2. Methods DFT calculations were performed by the Vienna ab-initio simulation package using the projector augmented wave method , the planewave cutoﬀ energy of 500eV, and a single k-point at Γ to sample the
Fig. 1. Diagram of the idea that H2Pc can be used as an anchoring material for Li2Sn (n = 4, 6, and 8). The nitrogen doping conﬁgurations of nitrogen-doped graphene in the pink hexagons play an important role in anchoring of Li2Sn (n = 4, 6, and 8) . The C, N, H, Li, and S atoms are denoted by dark brown, light blue, lavender blush, green, and yellow spheres, respectively. (For interpretation of the references to colour in this ﬁgure legend, the reader is referred to the Web version of this article.)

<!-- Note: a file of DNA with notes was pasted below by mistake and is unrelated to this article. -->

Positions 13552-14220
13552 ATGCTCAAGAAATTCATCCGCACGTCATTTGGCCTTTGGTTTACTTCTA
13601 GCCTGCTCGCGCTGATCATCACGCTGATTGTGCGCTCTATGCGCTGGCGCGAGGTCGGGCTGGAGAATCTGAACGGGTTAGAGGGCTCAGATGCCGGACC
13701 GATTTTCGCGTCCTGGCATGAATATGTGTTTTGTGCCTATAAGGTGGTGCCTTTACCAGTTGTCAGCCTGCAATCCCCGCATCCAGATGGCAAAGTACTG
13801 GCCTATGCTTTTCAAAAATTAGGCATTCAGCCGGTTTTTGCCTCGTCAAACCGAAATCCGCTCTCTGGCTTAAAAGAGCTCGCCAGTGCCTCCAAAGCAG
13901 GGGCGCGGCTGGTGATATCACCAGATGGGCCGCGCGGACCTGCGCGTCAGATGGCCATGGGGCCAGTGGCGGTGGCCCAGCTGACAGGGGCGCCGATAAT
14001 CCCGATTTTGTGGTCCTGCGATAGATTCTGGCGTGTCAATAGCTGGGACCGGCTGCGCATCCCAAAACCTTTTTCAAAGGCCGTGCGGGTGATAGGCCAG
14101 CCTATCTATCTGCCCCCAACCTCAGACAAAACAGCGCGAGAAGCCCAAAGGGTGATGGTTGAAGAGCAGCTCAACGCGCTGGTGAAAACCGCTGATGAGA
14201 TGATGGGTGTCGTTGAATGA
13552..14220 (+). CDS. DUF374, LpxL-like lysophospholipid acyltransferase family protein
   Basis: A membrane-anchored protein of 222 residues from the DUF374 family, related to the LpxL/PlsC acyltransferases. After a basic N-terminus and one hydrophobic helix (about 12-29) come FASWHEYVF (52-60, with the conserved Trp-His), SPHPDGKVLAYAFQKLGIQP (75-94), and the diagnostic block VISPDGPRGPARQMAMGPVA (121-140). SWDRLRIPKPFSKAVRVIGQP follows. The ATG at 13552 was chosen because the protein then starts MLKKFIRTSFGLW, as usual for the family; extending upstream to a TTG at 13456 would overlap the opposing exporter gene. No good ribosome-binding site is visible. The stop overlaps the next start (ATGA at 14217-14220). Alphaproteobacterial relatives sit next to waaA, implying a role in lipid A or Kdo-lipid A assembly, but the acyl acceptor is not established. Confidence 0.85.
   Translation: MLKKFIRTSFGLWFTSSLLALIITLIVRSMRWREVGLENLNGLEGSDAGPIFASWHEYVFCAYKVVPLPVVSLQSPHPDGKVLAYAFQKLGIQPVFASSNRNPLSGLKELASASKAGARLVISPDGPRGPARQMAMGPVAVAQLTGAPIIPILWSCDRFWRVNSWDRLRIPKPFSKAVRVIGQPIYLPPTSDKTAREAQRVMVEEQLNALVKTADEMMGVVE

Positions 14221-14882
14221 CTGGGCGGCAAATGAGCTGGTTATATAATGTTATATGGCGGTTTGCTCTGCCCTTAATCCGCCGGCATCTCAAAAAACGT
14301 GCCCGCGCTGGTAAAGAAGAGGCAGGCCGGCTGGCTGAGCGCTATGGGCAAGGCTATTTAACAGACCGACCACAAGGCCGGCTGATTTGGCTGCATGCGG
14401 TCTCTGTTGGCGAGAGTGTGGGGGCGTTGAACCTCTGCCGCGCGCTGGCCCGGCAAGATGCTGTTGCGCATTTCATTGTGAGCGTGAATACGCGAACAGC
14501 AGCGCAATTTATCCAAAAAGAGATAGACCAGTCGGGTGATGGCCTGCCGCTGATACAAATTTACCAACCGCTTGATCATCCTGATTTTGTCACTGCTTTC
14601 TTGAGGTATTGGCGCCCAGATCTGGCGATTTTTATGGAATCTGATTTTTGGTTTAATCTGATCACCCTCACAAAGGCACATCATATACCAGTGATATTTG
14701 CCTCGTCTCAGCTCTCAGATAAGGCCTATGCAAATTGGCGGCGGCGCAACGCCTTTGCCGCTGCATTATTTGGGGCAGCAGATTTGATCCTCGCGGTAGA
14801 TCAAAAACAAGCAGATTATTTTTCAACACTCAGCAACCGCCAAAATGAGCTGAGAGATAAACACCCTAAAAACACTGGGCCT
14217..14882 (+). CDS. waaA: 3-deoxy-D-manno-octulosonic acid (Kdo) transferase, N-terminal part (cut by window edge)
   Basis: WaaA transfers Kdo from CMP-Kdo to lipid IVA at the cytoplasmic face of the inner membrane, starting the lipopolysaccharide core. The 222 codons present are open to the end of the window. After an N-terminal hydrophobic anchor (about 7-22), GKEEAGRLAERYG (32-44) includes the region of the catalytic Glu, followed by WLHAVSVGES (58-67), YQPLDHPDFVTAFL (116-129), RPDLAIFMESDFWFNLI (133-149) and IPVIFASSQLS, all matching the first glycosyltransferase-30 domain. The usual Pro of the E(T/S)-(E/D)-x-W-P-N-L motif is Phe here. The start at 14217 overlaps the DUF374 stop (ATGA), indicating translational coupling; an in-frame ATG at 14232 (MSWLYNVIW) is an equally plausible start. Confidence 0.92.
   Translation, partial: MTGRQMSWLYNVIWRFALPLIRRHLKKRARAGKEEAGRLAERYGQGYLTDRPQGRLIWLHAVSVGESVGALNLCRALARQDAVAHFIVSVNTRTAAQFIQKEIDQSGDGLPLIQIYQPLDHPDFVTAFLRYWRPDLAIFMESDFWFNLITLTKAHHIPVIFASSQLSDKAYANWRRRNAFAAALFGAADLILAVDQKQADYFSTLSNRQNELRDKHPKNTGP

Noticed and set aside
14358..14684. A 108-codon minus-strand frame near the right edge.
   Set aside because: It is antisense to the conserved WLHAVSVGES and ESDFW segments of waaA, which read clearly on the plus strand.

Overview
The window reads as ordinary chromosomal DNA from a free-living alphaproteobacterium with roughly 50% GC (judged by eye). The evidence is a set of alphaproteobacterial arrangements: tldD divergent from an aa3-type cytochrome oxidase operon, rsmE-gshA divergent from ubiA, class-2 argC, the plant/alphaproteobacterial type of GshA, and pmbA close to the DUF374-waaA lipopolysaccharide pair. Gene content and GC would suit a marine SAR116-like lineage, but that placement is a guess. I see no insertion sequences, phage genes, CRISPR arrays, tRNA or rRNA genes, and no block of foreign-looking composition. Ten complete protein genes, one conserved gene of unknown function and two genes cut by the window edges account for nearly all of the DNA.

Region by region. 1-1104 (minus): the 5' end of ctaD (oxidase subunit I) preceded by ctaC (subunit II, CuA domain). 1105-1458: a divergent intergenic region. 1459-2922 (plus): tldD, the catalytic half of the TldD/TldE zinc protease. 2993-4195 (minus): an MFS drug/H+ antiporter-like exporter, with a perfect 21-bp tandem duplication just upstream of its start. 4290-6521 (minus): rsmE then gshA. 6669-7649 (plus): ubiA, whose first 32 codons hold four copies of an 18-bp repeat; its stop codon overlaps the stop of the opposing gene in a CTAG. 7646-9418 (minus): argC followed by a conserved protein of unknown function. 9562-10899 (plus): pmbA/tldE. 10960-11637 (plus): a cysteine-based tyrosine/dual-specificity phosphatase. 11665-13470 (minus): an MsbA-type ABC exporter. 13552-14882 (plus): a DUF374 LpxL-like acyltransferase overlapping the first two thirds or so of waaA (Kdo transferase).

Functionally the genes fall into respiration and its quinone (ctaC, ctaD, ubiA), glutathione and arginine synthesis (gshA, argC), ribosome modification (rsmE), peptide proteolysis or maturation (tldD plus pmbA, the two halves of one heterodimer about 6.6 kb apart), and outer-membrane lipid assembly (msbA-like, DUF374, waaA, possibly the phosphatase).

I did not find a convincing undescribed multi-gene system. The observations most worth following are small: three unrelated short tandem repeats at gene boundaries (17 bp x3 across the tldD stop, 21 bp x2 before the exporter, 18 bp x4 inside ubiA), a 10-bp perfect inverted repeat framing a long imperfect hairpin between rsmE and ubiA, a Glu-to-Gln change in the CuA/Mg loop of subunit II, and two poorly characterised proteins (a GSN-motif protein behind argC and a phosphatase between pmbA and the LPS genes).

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110.0° in the isoindole units with H atom, 1.36 Å (1.31 Å: the other side length) and 124.5° in the bridge connecting the isoindole units, respectively. The average bond length of N atom and Li atom is 2.14 Å (Table S2). The average bond lengths of N-C and N-H in Li-H2Pc are slightly increased compared to H2Pc, and the two H atoms of the isoindole units are relocated below the plane of the molecule. When Li atom trapped on H2Pc, some charges migrate from Li atom to N atoms (Fig. S5). However, the average charge increase of N atoms bound with Li atom is negligible as about 0.06, and the charge of Li atom calculated by Bader analysis is about +0.9 (Table S3). Consequently, Li-H2Pc has positively charged Li atom and negatively charged N atoms (Fig. S6), and this means cation adsorption sites (N atoms) and anion adsorption site (Li atom) coexist in Li-H2Pc. If Li atom and adjacent S atom of LiPs interact simultaneously with N atom and Li atom of Li-H2Pc, the binding energy can be increased. At ﬁrst glance, this can be helpful in the anchoring of LiPs. From the above results, it is expected that the interaction between LiPs and H2Pc will be in two forms. (a) The positively charged Li atoms of LiPs interact with the negatively charged N atoms of H2Pc. (b) Li atom and adjacent S atom of LiPs interact simultaneously with N atom and Li atom of Li-H2Pc, respectively. The optimization of the bound conﬁgurations between S8/LiPs and H2Ps was performed, and the binding energies were calculated (Fig. 3 and Fig. S7). In fully optimized conﬁgurations, the binding energies of S8/LiPs and H2Pc are −0.58eV in S8, -1.05eV in Li2S8, -0.96eV in Li2S6, -0.82eV in Li2S4, -1.23eV in Li2S2 and -1.28eV in Li2S, respectively. The binding energies of Li2S/Li2S2 and H2Pc are about −1.2eV, and which are about 0.2–0.4eV larger than those of Li2Sn (n = 4, 6 and 8) and H2Pc. This is because there are two Li-N bonds in between Li2S/Li2S2 and H2Pc and only one that in between Li2Sn (n = 4, 6 and 8) and H2Pc. The binding energies increase again according to the number of n in Li2Sn (n = 4, 6, and 8) because of the increase in van der Waals attraction depending on the molecular size. Although the binding energies of Li2Sn (n = 4, 6, and 8) and H2Pc are larger than those of Li2Sn (n = 4, 6, and 8) and DME/DOL, the binding energies of Li2S4 and DME/DOL are −0.80eV (Fig. S3 (e, f)) and that of Li2S4 and H2Pc is only −0.82eV. As shown in Fig. 4, the binding energies of S8/LiPs and Li-H2Pc are −0.74eV in S8, -1.44eV in Li2S8, -1.37eV in Li2S6, -1.11eV in Li2S4, -1.47eV in Li2S2 and -1.80eV in Li2S, respectively. The binding energies of S8/LiPs and Li-H2Pc unquestionably increase than those of S8/LiPs and H2Pc. The cause will be related to the number of the bond between LiPs and Li-H2Pc. The positively charged Li atom of LiPs bonds with a negatively charged N atom of Li-H2Pc, and the negatively charged S atom of LiPs bonds further with the Li atom of Li-H2Pc. The Bader analysis for the bound systems between Li2Sn (n = 4, 6, and 8) and